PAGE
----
His first day on the street with the Trenton Police Department, Officer Cody Braddock already had a keen ability to communicate with all sorts of people in all sorts of stressful situations.
When Princeton Fire Marshal Joe Novak tells business owners they must correct an electrical issue, he does not pull out the code book, but a bevy of detailed stories about how quickly an electrical fire can move through a building.
Novak and Braddock learned these skills, and many more, as volunteer firefighters in Hopewell. Both say the experience and abilities gained as volunteers honed their interest in their careers and serve them daily on the job.
“You learn how everybody is different, and how to read situations better and be patient, and be disciplined in your reactions,” said Braddock, when asked about volunteer fire service. Braddock, at 24 years old, has already served nearly a decade as a volunteer with Hopewell Fire Department & Emergency Medical Unit. On the street as a police officer. “Those skills are key,” he emphasized.
Novak, at 40, also started his volunteer service as a teenager and is now Chief of Hopewell Fire & EMU. He would not have been able to build his career without having been a volunteer firefighter first, he said.
Novak’s previous job, supervisor of testing and inspection at Princeton University, required not just fire inspection experience, but supervisory experience. He had never been paid to supervise anyone, but supervises many as head of his volunteer fire department. “Even with 20 years’ experience as a fire inspector, the fact that I’m a volunteer firefighter and Chief always gets brought up first,” he said.
Similar stories can be found around Hopewell Valley’s other volunteer fire departments and EMT squads: Pennington First Aid Squad, Pennington Fire Company, and Union Fire Company & Rescue Squad.
Michael Chipowsky, chairman of the Hopewell Township Board of Fire Commissioners, shared that some volunteer EMTs are now also career EMTs or paramedics, or work in another medical profession. “Teen volunteers have found the experience not only intrinsically rewarding, but a good way to try out a prospective career path – not to mention this level of community service looks great on a college application!” said Chipowsky.
Braddock signed up as a high school student because he wanted to help people, and he wanted to do something productive. “It’s such a good environment, and I’ve made many friends at the firehouse who I consider more or less my family,” he said. “Nothing feels like helping people does,” he said. “You bring a smile to people’s faces when you do a good thing in the community. I was awarded ‘firefighter of the year’ two times, and it pushed me to make me want to do better.”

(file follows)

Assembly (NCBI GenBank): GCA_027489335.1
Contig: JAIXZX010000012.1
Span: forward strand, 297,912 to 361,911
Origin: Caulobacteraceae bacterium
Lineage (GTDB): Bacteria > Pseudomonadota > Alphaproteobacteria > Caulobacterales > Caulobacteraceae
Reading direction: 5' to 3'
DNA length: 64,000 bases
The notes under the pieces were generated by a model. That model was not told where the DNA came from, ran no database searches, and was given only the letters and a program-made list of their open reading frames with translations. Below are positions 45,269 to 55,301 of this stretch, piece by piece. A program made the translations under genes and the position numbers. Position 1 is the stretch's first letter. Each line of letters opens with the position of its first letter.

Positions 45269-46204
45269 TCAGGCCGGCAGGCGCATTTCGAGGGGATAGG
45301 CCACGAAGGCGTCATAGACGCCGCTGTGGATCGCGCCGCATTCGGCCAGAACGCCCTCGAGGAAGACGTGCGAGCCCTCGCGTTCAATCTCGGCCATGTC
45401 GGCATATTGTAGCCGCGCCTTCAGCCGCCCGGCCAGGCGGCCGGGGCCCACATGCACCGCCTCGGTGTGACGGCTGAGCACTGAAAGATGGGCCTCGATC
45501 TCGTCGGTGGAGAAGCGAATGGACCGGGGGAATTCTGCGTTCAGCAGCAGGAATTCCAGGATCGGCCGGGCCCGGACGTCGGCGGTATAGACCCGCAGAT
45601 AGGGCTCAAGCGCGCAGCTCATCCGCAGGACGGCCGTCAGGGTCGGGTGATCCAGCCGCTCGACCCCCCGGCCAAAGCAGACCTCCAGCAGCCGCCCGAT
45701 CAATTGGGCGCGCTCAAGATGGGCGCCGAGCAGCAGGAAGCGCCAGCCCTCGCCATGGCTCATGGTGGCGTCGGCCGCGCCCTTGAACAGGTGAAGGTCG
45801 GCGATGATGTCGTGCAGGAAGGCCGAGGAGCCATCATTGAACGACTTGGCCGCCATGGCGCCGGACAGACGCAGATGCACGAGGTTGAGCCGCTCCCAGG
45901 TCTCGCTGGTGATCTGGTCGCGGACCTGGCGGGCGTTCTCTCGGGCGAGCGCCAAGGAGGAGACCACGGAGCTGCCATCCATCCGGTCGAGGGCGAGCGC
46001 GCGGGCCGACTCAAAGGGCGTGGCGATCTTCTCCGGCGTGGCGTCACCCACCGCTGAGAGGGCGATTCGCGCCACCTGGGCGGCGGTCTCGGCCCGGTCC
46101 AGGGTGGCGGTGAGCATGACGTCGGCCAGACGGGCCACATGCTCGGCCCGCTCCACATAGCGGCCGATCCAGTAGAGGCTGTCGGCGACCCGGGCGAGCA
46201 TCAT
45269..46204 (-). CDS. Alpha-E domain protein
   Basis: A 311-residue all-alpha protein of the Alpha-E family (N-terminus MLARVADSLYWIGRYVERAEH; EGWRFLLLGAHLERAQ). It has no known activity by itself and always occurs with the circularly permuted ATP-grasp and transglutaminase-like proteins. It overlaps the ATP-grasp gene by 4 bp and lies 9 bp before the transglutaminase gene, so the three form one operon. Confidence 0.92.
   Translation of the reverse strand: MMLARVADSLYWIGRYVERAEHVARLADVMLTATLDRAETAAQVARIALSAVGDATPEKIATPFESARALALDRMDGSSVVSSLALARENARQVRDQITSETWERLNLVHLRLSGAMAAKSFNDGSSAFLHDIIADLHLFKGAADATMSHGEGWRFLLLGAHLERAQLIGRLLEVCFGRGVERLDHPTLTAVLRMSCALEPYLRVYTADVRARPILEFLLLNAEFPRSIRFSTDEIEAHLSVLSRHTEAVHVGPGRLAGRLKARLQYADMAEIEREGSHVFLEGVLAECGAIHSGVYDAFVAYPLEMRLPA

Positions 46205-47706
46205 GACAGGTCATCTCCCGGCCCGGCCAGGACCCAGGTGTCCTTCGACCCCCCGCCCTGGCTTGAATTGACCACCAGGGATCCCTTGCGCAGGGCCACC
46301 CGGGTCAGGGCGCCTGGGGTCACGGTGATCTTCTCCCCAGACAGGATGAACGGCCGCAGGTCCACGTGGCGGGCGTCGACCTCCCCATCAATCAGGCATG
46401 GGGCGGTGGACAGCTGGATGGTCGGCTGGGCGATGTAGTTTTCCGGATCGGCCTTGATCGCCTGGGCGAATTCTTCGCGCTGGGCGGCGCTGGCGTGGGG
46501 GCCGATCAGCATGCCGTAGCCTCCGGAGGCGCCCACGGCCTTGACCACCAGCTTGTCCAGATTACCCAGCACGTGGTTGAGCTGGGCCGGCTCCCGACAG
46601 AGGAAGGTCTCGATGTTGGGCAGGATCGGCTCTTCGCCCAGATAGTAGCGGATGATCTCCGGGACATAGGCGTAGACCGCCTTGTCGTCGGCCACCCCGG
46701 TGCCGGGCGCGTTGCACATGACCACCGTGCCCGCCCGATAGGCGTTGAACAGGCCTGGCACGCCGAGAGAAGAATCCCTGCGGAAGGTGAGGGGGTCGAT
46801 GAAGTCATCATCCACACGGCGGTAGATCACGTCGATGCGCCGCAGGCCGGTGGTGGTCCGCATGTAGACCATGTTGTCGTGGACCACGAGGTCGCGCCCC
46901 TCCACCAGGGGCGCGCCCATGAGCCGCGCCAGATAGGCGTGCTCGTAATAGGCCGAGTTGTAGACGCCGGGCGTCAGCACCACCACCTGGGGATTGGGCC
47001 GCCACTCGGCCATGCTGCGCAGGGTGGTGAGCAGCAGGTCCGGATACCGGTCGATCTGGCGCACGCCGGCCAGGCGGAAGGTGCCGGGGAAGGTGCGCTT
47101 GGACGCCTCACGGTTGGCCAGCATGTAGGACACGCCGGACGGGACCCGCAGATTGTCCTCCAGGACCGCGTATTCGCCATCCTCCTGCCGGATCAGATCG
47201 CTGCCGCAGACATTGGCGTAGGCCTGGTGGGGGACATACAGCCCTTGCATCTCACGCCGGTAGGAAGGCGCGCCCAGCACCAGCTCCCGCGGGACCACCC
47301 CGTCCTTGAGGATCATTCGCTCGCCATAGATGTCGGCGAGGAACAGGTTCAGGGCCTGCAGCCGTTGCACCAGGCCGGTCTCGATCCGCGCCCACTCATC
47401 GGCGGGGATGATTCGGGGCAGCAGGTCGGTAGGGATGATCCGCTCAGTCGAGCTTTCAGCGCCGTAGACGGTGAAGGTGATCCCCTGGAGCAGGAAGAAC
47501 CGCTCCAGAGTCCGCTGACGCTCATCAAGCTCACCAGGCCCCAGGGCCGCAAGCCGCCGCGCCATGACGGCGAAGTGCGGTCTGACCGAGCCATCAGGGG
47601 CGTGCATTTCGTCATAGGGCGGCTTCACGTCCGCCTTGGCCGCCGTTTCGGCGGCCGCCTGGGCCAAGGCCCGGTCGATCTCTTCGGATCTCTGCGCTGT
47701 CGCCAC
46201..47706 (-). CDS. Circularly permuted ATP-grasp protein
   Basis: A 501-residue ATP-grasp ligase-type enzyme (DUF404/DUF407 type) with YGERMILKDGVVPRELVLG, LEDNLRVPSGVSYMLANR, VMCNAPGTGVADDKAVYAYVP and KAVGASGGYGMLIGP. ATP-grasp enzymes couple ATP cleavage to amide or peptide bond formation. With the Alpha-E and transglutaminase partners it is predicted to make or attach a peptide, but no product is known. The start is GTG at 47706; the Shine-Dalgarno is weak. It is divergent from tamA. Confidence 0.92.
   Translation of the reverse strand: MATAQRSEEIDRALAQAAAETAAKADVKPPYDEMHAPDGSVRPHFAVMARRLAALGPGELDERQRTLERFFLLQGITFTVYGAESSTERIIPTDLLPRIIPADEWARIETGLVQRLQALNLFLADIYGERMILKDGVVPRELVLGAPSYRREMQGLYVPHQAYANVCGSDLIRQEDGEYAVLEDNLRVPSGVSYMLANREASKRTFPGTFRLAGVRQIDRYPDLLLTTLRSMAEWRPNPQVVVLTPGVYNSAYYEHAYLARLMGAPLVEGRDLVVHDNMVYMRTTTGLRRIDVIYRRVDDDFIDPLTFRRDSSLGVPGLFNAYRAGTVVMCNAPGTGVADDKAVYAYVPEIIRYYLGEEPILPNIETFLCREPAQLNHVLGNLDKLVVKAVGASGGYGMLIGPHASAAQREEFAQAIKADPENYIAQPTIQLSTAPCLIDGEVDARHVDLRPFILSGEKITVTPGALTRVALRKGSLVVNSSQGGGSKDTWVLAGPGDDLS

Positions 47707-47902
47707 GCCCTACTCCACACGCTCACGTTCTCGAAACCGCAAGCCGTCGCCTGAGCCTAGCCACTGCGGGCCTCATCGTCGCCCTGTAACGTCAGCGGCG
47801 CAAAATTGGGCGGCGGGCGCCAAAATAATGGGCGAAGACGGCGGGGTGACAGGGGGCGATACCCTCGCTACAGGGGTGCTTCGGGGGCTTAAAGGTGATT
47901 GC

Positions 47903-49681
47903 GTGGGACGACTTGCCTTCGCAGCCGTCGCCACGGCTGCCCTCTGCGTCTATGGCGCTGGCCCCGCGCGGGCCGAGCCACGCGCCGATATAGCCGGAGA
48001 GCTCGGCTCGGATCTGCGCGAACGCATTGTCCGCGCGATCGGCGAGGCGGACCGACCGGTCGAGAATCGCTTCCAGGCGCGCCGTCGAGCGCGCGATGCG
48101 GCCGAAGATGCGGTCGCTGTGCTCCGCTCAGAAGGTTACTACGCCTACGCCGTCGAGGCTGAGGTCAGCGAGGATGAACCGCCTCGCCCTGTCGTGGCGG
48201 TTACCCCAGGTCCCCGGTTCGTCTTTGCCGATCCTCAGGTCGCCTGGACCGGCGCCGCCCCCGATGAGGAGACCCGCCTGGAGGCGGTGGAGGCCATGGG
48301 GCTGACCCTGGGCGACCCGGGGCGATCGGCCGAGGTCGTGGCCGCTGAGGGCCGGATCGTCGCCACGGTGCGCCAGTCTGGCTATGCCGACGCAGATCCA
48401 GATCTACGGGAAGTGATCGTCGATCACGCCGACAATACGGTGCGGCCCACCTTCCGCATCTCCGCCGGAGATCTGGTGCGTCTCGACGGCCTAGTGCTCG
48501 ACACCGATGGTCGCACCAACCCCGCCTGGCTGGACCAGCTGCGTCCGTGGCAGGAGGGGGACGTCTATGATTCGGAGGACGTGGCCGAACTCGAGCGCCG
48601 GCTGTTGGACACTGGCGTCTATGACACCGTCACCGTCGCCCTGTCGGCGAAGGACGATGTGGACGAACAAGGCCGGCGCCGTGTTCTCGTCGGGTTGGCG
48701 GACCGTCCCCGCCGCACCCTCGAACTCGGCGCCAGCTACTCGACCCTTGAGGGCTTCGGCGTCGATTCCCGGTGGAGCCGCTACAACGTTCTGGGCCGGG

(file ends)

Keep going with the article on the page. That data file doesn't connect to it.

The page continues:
Being a volunteer firefighter requires time, dedication, and training – and that is part of what makes firefighters attractive to employers. “Being in a fire department or Emergency Medical Service helps a person mature and become responsible,” said Novak’s supervisor, Princeton’s Director of the Department of Emergency & Safety Services, Robert Gregory. “Early on in training, it is made clear that you will be responsible for a person’s life and you had better know what you are doing and how to act. If you’re good and take it seriously, you truly grow as a professional, and I look for that in candidates.”
Both firefighter and EMT training are free to the volunteers at all of Hopewell Township’s volunteer first responder units. Novak’s advice: “Take as much training as you can.”
Braddock said he has gotten to know people from all different backgrounds and all walks of life as a fire volunteer, and all of them learn from each other. Gregory points out from a practical job-hunting perspective, it’s also a whole lot of networking in one place.
All of Hopewell Township’s volunteer fire and emergency medical units need volunteers, Chipowsky said. For more information about volunteering, to request a call from a current volunteer, or to sign up, please visit www.ProtectHopewellValley.com, or call Matt Martin at 609-537-0287.
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